This was a year of significant change for me. I took a break from blogging back in the Spring/Summer to deal with some family illnesses, career changes, and other ‘life’ events that demanded my focus, and I honestly wondered if I was simply just done. Fortunately, reading from my shelves, without the pressure of release dates or the obligation to review, not only helped me through some difficult days but it brought me back to the joy of reading.
So, having taken the time to really think about what was important to me, to consider how my reading tastes and overall philosophy have changed during a decade of blogging, I shifted from Blogger to WordPress with a new focus, a new drive, and a new outlook on both life and books.
By The Numbers
This year I read 80 books, which is down about 23% from last year. As part of my focus on simply being a reader again, I’ve stopped counting DNF reads, choosing to delete them from my shelves rather than negatively tag them, so I can’t tell you how those numbers compare.
Despite the lower number of books read, I had 13 perfect 5-star reads this year, almost twice as many as last year. That’s the most important number for me, as it reflects my new focus and renewed love for reading.
At a quick glance, it looks like the genre shelving breaks down as 40% Fantasy, just over 20% Romance/Erotica, and nearly 17% as Urban Fantasy/Horror. My most under-represented genre? That would be the 6% Science Fiction (although that will grow next year).
More importantly, the shelves were 35% female-authored, which is strangely on par with last year, but will certainly increase with a full year of the new focus. Looking deeper into the social demographics, I had 50% female-fronted reads (which is absolutely fantastic), 22% female-led/dominant relationships (which is pretty exciting), and just under 25% LGBTQIA representation (which is up a tad from last year).
Most Popular Reviews
Going strictly by blog traffic, this year’s most popular reviews were Awaken Me Darkly by Gena Showalter (a 4-star female-authored read), Not Your Average Love Spell by Barbara Ann Wright (a 4-star female-author, female-fronted, LGBTQIA read), and Frankissstein by Jeanette Winterson (a ZERO-star piece of transphobic trash).
Looking at Goodreads votes instead, the most popular reviews of the year were (sadly once again) Frankissstein: A Love Story by Jeanette Winterson, Seraphina’s Lament by Sarah Chorn (which deserves all the attention it can get), and Old Bones by Douglas Preston & Lincoln Child (the first in their Nora Kelly series).
My Best of 2019
This year’s batch 13 perfect 5-star reads were an interesting batch, a mix of authors both familiar and new, stretching across multiple genres.
Before I get too deep into things, I have to call out my single greatest thrill in over a decade of reviewing. The wonderful Julie E. Czerneda named a character after me in A Dragon for William and I don’t think I will ever stop smiling about that. It’s a small part, and really has no bearing on my 5-star review, but I love it.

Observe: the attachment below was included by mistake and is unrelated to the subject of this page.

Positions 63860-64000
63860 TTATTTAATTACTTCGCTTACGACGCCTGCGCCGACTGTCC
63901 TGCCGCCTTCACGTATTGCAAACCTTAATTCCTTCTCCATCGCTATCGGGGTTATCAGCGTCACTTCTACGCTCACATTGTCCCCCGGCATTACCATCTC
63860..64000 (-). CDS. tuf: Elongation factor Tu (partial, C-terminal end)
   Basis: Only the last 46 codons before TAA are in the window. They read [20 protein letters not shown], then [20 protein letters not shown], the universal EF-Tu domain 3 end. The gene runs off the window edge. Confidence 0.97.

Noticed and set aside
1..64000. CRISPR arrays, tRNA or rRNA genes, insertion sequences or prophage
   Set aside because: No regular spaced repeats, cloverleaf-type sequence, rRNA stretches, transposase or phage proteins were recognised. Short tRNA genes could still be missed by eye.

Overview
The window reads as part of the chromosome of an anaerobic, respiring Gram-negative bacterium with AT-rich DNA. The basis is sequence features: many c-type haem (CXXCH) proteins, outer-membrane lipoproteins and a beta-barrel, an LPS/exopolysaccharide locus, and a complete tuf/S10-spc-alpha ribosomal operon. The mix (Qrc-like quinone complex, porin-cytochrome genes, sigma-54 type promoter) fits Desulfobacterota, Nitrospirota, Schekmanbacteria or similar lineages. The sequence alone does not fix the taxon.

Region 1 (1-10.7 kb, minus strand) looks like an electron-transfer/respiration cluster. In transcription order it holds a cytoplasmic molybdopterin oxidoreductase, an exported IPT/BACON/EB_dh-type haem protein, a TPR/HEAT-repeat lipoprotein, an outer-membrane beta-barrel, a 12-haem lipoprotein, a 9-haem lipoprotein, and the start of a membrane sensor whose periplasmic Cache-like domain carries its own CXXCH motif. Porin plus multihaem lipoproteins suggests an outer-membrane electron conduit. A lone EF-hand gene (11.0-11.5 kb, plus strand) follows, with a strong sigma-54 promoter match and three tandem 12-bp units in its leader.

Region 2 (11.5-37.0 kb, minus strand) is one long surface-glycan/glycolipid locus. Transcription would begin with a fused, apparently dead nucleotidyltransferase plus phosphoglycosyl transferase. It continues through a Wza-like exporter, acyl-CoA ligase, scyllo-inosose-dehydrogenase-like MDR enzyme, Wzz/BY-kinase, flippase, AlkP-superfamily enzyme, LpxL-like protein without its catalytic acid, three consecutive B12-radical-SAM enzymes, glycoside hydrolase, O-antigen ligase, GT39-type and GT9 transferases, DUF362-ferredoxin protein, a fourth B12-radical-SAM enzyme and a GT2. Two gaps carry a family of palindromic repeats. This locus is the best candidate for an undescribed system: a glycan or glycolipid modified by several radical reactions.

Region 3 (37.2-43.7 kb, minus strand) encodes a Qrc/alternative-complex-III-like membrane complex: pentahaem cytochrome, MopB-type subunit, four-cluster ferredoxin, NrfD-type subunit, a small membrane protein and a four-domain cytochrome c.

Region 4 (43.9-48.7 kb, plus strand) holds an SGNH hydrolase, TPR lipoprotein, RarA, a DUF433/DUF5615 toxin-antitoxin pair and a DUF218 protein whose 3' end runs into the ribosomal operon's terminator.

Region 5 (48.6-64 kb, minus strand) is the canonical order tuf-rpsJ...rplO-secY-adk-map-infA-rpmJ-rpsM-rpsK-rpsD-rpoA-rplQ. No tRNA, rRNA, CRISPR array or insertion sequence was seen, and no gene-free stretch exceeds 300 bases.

With 2 perfect reads in the same year, Jenn Lyons has to top the list. The Ruin of Kings was a book I called the best epic fantasy I had read in ages, a complex story that is so much more than the sum of its parts, while The Name of All Things was an even better all-around book, a sequel that adds to the story, transforming expectations and setting up an even bigger next chapter.
No Man of Woman Born is the only perfect read I did not review this year, which I feel terribly guilty about, but it was one of those plucked-from-the-shelves, read-for-pure-pleasure, no-expectations-or-obligations reads from my reviewing sabbatical. So, I want to call it out here and draw some worthy attention to Ana Mardoll‘s fantastic collection, which is as magical and lyrical as it is inspiring and empowering.
Since Romance/Erotica became a shelf to be reckoned with this year, usurping horror as my second most read genre, I would be remiss if I didn’t call out a few reads there. The Harpy by Key Barrett was an incredibly powerful historical romance, with all the tension and thrills of the era, and an erotic exploration of trust versus risk in a female-led relationship. Uncharted by Robyn Nyx offered the most fun I’ve had between the covers of a book all year, a well-written romance with engaging characters, action-packed adventure, sexual chemistry that’s off the charts, and a refreshing feminist mythology. And then there us Double Six by Brenda Murphy, an exquisite an erotic romance, full of emotional depth, with one of the best explorations of the psychology of the power exchange that I have ever read.
But, without further ado . . . drum roll, if you please . . .
After much deliberation and a deep appreciation for so many stellar reads this year, I have to go with The Priory of the Orange Tree by Samantha Shannon as my best-of-the-best for 2019. I loved it while reading it, and didn’t want it to end. I felt sad for leaving the world behind when I was done, and my appreciation for it has only grown as the year has progressed. I cannot wait to see what Shannon writes next, and all her hints and teases about another standalone story in her fantasy world has me ridiculously excited.
The Year Ahead
If the last year taught me anything, it’s that nothing is ever guaranteed and the future is not set in stone. We can plan and hope and dream, but sometimes life insists on detours to a new, possibly better, destination.
I do know that I have found the joy in reading again, and that I am refreshed with the new blog and new focus. No more compartmentalizing or apologizing, and no more second-guessing myself as to whether I should publicly put a book on the shelf or whether I should be honest about what I’m feeling.
This is who I am, how I live, and what I read.
I’m looking forward to the new year.